Friday, February 21, 2014

House of Cards: Profoundly Subversive

Peggy Noonan's Wall Street Journal column asks a really important question, and gives the answer:
Watching Season 2 of “House of Cards.” Not to be a scold or humorless, but do Washington politicians understand how they make themselves look when they embrace the show and become part of its promotion by spouting its famous lines? Congressmen only work three days a week. Each shot must have taken two hours or so—the setup, the crew, the rehearsal, the learning the line. How do they have time for that? Why do they think it’s good for them?
“House of Cards” very famously does nothing to enhance Washington’s reputation. It reinforces the idea that the capital has no room for clean people. The earnest, the diligent, the idealistic, they have no place there. Why would powerful members of Congress align themselves with this message? Why do they become part of it? I guess they think they’re showing they’re in on the joke and hip to the culture. I guess they think they’re impressing people with their surprising groovelocity.
Or maybe they’re just stupid.
 If you have not watched it, House of Cards is perhaps the most mercilessly subversive television show about politics that I have ever seen.  (If you are familar with Shakespeare's Richard III, you will recognize the essential plot outline.)  Interestingly enough, while it is not partisan in the same sense that West Wing was reported to be (evil, ignorant Republicans, well-intentioned Democrats), it is primarily focused on a Democratic Administration, and a Democratic member of Congress moving his way up, through criminal actions and hardball politics.  I don't know if any members of Congress are quite as criminal as Frank Underwood, but the manipulation, log-rolling of favors for votes, and the general moral turpitude of most of the players, is very accurate.  And the Republicans are nearly villagers in the opera, they are so unimportant.

Raymond Tusk is a very obvious Warren Buffett-like character -- fabulously rich because of business acumen and knowing how to grease the levers of power in Washington, trying to get even richer, while pretending to be looking out for the public good.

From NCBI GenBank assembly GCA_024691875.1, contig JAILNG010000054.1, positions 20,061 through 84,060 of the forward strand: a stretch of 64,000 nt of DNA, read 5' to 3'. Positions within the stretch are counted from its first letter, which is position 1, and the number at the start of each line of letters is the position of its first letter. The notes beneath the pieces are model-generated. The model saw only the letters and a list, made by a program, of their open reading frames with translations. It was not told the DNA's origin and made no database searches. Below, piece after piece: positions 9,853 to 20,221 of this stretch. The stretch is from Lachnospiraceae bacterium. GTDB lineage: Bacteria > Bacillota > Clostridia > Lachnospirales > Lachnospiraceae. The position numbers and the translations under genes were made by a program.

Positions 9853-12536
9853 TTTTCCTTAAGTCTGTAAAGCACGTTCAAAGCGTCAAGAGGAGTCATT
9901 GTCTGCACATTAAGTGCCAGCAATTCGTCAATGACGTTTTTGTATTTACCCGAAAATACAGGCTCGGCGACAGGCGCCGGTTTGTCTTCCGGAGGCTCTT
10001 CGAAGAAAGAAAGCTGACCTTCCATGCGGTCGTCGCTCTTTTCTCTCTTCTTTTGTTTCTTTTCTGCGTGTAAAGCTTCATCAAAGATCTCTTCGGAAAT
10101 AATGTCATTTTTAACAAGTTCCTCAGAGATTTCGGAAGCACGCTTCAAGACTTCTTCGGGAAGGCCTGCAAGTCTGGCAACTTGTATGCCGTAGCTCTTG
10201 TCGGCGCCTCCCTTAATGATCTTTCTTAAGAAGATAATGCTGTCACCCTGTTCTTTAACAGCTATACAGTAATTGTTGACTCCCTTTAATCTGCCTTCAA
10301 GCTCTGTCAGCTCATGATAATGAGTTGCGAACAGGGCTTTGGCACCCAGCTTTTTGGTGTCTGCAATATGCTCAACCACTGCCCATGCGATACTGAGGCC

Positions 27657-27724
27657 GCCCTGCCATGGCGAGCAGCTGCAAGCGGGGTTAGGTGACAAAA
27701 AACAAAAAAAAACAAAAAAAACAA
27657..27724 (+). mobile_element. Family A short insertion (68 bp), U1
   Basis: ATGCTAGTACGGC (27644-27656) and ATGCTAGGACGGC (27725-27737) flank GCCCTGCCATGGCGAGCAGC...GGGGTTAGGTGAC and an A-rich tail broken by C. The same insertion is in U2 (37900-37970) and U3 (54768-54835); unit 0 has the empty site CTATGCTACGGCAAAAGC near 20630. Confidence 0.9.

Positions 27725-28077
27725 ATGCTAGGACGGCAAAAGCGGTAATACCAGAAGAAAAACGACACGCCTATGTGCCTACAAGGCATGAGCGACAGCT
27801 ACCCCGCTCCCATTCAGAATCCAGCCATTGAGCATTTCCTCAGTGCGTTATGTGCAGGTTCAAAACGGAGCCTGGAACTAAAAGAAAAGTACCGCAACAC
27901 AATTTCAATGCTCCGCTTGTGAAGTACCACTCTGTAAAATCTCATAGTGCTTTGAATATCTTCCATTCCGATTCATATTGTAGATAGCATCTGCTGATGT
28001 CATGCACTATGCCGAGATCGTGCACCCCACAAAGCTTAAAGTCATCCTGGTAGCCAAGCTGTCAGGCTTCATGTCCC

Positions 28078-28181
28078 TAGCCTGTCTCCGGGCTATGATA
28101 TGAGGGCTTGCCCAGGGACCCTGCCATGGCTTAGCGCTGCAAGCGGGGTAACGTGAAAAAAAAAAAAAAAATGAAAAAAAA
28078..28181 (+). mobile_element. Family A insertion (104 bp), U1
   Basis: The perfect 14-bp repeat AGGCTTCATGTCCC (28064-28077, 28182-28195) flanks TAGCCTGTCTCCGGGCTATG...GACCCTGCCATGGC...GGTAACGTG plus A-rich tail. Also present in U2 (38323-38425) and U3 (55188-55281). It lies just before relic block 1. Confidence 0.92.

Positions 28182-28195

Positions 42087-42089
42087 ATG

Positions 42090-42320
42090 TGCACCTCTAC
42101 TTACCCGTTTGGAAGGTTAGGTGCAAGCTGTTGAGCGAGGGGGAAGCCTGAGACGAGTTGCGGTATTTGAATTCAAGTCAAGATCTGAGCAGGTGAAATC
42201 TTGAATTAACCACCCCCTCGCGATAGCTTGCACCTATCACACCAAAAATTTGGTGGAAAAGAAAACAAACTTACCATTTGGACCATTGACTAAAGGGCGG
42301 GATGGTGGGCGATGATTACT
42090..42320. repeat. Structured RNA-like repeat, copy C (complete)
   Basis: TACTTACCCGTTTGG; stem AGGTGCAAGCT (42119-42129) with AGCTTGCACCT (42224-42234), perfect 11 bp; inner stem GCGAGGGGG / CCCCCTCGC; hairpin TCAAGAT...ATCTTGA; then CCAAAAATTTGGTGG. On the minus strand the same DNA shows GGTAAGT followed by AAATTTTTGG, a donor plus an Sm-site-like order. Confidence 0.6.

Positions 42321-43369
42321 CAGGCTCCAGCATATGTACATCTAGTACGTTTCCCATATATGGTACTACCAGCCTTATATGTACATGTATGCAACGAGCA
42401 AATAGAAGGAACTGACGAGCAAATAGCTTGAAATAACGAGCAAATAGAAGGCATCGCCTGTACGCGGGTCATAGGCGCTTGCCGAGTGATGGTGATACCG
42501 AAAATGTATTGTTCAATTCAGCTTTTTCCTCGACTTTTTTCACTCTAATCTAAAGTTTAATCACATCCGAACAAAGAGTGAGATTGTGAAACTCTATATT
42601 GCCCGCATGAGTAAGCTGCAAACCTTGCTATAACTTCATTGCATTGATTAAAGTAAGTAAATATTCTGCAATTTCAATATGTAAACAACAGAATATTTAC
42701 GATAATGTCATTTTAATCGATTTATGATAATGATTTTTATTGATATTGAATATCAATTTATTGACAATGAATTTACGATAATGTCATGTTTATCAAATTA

The only people that do not seem to be utterly crooked is one Congresscritter who is far enough left to still be idealistic and a Tea Party Senator who is unwilling to go along with entitlement reform because of some of the dirty stuff in the bill.

I don't know how many Americans actually watch House of Cards, but it should provoke considerable skepticism of Big Government, no matter which party is in charge.  Sadly, I know that many state legislatures are every bit this sleazy.  (Maybe all?  I don't know quite enough about Idaho's legislative insides to know for sure.)

Amusing side note: Texas senator Wendy Davis, Democratic gubernatorial nominee and general all-around sleazy politician, was married to... Frank Underwood.  (Not the fictional character; Wendy Davis would fit right in with the fictional character, however.)

1 comment:

Rich Rostrom said...

I saw an episode of the British version, and it was brilliant but hideously bleak. I'm not sure it translates into U.S. terms. The U.S. House of Representatives is the parallel to the House of Commons, but the U.S. Executive branch doesn't arise from it, and in fact Representatives almost never go to the White House.

One has to be a Senator or Governor, and that means rising in the state party.

One thing that was brilliant was that the protagonist was amoral and ruthless and an extremely competent adminstrator, often right on policy issues where his rivals were egregiously wrong.